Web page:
ttl representations of that in the updated data structure image in the RFC @happybeing.
Indeed. It means there’s a lot of flexibility in terms of how we can name / use links to target data on the safe network. beautiful urls included.
haha, @hunter said the same…
I’m a bit confused by your question @Nigel , are you by any chance talking about tiny URLs like https://tinyurl.com/?
subNames are not exactly that, I just wanna be sure of what you were referring to.
Thanks guys, that helps a lot. I shall find out if I understand turtle now.
I’ll accumulate my comments in this post for now.
- can we tentatively add a ‘directory/container’ type in case when we get to implementation this can be supported - maybe just as a footnote? Mainly so we can consider it rather than necessarily implement it. Reason: for SAFE Drive I’m currently having to jump through tricky hoops to cope with the lack of empty directories - because applications don’t like directories to disappear when they become empty! I may have some other requests wrt to the NFS API as I get into why certain apps aren’t working yet, but this probably won’t affect this (RDF Schema) area, while directories certainly would. Some things are proving hard to map from POSIX to SAFE NFS. Fingers crossed for now though, I have lots of things working and can use up all my PUTs with three runs of my test script I digress!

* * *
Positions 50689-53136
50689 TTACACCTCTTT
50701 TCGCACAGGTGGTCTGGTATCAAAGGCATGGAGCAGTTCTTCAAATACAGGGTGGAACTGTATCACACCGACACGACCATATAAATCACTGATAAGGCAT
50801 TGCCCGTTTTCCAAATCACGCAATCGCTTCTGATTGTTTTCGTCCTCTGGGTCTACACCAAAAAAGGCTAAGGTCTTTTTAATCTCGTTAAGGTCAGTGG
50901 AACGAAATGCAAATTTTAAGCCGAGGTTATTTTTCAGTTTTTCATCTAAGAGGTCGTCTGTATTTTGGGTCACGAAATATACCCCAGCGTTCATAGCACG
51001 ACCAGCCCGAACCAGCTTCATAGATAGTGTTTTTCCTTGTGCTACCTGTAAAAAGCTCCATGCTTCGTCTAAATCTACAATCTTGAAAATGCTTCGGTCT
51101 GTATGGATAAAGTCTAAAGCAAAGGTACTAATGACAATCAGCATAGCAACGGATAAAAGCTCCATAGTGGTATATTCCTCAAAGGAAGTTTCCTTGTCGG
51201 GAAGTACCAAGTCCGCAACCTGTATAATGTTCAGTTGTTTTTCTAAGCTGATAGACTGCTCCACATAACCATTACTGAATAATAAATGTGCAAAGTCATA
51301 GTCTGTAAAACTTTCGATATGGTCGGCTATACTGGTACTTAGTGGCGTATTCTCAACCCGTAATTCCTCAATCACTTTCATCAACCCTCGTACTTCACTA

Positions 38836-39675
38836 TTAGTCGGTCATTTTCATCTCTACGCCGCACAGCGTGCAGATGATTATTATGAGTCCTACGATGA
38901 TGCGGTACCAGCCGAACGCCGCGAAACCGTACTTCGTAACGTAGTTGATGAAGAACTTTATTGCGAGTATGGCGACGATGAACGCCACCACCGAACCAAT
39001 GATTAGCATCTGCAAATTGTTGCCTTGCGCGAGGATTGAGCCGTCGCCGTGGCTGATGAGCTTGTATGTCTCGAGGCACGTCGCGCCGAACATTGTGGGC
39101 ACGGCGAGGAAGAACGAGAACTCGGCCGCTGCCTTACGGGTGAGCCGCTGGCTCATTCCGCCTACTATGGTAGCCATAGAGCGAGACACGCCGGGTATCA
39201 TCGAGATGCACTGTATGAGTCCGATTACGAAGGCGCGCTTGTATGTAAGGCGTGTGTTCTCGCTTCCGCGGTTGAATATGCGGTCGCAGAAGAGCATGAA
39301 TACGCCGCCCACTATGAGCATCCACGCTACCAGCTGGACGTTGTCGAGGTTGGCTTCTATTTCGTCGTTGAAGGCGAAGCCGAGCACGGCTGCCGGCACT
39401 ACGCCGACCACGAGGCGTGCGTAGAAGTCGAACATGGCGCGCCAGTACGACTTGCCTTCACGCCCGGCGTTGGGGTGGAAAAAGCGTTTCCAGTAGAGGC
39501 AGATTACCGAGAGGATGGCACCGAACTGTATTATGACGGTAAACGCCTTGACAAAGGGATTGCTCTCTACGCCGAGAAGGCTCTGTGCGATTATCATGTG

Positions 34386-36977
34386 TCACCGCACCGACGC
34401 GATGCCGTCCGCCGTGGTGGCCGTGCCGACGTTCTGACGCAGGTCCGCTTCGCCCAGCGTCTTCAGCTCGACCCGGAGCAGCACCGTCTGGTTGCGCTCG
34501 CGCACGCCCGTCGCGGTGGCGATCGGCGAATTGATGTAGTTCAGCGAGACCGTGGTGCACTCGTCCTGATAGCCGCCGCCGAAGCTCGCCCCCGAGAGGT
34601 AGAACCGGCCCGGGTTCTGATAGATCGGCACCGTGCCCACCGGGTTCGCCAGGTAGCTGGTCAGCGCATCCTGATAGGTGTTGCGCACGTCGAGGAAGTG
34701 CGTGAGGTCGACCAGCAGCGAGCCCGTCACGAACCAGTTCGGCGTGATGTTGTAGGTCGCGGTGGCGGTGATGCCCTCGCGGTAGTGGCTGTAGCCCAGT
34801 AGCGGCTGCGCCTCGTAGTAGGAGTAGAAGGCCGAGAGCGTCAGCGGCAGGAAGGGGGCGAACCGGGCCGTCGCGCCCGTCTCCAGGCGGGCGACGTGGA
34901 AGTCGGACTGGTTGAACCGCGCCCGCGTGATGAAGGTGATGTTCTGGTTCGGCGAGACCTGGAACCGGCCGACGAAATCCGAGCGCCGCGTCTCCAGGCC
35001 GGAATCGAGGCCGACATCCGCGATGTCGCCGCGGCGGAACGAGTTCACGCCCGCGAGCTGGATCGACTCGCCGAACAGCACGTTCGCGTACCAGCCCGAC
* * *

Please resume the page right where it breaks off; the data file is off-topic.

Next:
@bochaco when I was looking at safe://subName.subName.subName.subName.publicName It made me think something like safe://RideOn.DirtyDeedsDoneDirtCheap.AC/DC
or the like. Where you could almost represent a directory as subdomains and have that shown in the URL.